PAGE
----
Although most houseplants don’t react well to temperatures colder than their comfort range, that’s not the case for orchids. These flowering indoor plants can withstand short-term exposure to temps as low as 55°F, so don’t be afraid to expose your orchids to a bit of coolness at night if temperatures tend to dip. After all, the cold temps are integral in allowing stems to grow anyway. It’s from those stems that flowers will emerge.
However, the plant only needs cold temps until the stems or spikes develop. Once that happens, try to keep temps no lower than 65°F if possible.
A word of caution: do not place your orchid where there are drafts or sudden changes in temperatures. Although these plants do have a fairly high tolerance for cold and heat they do not like fluctuating temperatures. Keep your plant away from drafty doors that open to the outside of your home and away from fridge and freezer doors. Likewise, avoid placing the plant near heating vents or radiators.
Understand when you should attempt reblooming
The temperature is not the only important consideration when attempting to rebloom orchids.
The time between when your orchids last bloomed and when you want the plant to rebloom is also to be factored in. I know that I have mentioned this already in several places but it is of such importance I must reiterate the point.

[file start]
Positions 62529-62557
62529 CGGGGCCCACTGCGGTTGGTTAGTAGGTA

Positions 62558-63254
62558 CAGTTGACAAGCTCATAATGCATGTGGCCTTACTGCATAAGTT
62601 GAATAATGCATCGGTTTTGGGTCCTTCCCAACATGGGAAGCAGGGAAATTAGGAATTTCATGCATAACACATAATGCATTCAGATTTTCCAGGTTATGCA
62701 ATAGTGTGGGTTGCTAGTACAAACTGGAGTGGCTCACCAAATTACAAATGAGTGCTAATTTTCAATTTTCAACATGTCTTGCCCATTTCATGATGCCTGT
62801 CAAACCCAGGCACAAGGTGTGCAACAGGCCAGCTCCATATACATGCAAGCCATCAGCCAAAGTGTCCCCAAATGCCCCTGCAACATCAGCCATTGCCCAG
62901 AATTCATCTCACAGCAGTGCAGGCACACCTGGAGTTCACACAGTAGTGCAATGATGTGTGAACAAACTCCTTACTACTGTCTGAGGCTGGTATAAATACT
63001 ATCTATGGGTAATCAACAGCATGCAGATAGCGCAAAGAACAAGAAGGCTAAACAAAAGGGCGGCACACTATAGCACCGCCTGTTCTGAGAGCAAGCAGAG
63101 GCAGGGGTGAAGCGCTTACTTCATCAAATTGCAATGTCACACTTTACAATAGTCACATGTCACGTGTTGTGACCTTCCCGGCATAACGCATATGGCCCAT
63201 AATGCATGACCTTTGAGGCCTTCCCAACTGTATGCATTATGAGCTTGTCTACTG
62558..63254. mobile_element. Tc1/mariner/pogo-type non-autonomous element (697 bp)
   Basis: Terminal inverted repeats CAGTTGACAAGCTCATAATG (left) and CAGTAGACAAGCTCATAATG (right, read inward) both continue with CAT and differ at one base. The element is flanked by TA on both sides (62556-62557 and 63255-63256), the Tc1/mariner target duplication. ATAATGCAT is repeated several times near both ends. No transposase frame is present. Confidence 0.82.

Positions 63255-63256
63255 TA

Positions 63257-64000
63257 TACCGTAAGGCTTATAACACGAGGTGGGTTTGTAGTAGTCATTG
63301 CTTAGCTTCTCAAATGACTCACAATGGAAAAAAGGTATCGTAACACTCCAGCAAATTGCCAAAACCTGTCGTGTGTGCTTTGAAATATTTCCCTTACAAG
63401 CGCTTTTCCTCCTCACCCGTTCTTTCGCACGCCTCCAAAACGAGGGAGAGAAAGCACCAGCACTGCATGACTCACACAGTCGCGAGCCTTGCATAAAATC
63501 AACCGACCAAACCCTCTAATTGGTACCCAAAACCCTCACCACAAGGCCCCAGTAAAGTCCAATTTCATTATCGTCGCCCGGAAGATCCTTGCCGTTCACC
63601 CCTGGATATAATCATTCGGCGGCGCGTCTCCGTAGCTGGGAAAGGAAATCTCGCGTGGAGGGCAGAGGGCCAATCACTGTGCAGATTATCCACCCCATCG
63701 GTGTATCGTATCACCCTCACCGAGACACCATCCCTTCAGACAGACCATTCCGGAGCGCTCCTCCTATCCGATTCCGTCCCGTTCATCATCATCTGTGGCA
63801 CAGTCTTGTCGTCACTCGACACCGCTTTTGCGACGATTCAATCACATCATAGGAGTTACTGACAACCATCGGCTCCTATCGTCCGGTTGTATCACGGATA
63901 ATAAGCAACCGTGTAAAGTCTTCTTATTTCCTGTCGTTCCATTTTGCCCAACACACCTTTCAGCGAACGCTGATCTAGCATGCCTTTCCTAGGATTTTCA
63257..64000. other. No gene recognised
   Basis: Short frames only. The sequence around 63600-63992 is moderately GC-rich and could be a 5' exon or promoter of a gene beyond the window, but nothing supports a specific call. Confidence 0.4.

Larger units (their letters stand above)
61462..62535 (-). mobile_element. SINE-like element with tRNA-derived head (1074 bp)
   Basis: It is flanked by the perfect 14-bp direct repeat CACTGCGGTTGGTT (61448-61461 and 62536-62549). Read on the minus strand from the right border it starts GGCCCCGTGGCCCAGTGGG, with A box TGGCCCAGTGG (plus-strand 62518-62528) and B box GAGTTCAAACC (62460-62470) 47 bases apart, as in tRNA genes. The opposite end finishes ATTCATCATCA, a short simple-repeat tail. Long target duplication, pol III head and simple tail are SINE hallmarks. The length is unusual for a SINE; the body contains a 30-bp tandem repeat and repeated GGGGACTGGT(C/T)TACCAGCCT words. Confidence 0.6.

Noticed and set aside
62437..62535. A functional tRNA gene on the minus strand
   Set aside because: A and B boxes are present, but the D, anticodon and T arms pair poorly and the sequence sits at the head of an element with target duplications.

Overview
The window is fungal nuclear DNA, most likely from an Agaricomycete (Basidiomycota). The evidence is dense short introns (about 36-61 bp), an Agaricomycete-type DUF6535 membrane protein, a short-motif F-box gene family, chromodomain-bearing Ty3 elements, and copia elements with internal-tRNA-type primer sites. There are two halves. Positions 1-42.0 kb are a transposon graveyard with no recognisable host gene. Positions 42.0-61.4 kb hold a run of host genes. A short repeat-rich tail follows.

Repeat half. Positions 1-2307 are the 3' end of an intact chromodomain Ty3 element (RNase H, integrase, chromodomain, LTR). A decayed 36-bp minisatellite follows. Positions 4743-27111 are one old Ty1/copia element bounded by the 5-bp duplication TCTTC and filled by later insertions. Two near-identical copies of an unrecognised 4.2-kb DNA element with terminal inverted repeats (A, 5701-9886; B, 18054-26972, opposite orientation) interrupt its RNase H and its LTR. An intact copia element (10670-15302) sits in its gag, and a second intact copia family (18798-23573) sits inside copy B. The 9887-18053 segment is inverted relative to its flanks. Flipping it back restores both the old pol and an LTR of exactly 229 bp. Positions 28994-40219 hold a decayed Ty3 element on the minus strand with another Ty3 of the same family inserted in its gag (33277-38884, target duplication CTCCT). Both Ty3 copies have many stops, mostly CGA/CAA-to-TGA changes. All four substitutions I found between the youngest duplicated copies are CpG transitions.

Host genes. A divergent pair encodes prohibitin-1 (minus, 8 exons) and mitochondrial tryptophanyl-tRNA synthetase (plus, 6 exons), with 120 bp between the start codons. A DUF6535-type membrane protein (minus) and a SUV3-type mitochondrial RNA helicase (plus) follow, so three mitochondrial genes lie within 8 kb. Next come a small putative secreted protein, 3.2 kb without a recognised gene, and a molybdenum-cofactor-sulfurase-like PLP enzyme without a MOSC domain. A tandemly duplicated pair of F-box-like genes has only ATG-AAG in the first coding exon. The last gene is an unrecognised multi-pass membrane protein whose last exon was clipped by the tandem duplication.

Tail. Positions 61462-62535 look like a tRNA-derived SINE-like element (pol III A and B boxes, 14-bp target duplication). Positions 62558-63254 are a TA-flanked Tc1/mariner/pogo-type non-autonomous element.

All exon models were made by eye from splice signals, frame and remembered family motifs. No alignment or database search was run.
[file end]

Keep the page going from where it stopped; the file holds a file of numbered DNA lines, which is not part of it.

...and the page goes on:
Orchids need a while to recover before they’re ready to rebloom. The plant most be allowed at least a short period of dormancy before you attempt to force reblooming.
If your plant has just finished blooming, trying to trigger reblooming right away is a recipe for disaster. It will weaken your plant and lead to lack-luster blooms – if the orchid blooms at all.
Instead, just for a few weeks (3 – 4), focus more on the plant’s dormancy care (just watering it) before embarking on the reblooming steps outlined above.
What do you do with an orchid after the blooms fall off?
I am often asked what steps a orchid houseplant owner should take when the plant finishes its blooming cycle once the blooms fall off the plant.
When the blooms fall off an orchid the plant has begun to enter a stage of dormancy. All you have to do at this point is to continue watering the plant (though less often). It does not need to be relocated. Although dormancy will usually last between 6 – 9 months you can take steps to force an orchid to exit dormancy earlier so the plant will rebloom in the same year.
Normally you need to do nothing when the blooms fall off an orchid. Although the plant is getting ready to enter a stage of rest, that can last up to nine months, you do not need to take any additional steps at this stage of the plant’s growth and rest cycle.
Unlike many other plants, that require darkness during dormancy, an orchid will be quite happy to stay in it’s normal spot while it rests.
Although dormancy can last up to nine months there are steps you can take to reduce this rest time so that your orchid blooms again more quickly than usual. Just follow the advice given in the earlier sections of this article and you can see your orchid bloom from 2 – 4 times every year instead of just once.